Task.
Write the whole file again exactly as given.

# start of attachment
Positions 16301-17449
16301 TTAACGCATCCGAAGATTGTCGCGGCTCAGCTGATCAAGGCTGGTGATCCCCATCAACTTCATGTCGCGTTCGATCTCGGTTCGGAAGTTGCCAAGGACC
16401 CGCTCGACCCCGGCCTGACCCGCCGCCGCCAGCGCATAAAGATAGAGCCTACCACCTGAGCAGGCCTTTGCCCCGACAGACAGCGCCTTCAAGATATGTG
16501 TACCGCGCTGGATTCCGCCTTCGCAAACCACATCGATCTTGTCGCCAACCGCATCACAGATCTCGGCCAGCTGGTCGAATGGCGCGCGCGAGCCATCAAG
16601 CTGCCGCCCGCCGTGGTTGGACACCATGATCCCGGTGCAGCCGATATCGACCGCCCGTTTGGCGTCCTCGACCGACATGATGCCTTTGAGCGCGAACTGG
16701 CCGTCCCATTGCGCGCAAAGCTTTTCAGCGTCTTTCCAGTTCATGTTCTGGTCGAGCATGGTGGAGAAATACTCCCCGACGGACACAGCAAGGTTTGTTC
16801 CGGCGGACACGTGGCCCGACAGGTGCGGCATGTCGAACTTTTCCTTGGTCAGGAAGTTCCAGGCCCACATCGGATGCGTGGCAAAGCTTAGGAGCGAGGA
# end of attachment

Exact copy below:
Positions 16301-17449
16301 TTAACGCATCCGAAGATTGTCGCGGCTCAGCTGATCAAGGCTGGTGATCCCCATCAACTTCATGTCGCGTTCGATCTCGGTTCGGAAGTTGCCAAGGACC
16401 CGCTCGACCCCGGCCTGACCCGCCGCCGCCAGCGCATAAAGATAGAGCCTACCACCTGAGCAGGCCTTTGCCCCGACAGACAGCGCCTTCAAGATATGTG
16501 TACCGCGCTGGATTCCGCCTTCGCAAACCACATCGATCTTGTCGCCAACCGCATCACAGATCTCGGCCAGCTGGTCGAATGGCGCGCGCGAGCCATCAAG
16601 CTGCCGCCCGCCGTGGTTGGACACCATGATCCCGGTGCAGCCGATATCGACCGCCCGTTTGGCGTCCTCGACCGACATGATGCCTTTGAGCGCGAACTGG
16701 CCGTCCCATTGCGCGCAAAGCTTTTCAGCGTCTTTCCAGTTCATGTTCTGGTCGAGCATGGTGGAGAAATACTCCCCGACGGACACAGCAAGGTTTGTTC
16801 CGGCGGACACGTGGCCCGACAGGTGCGGCATGTCGAACTTTTCCTTGGTCAGGAAGTTCCAGGCCCACATCGGATGCGTGGCAAAGCTTAGGAGCGAGGA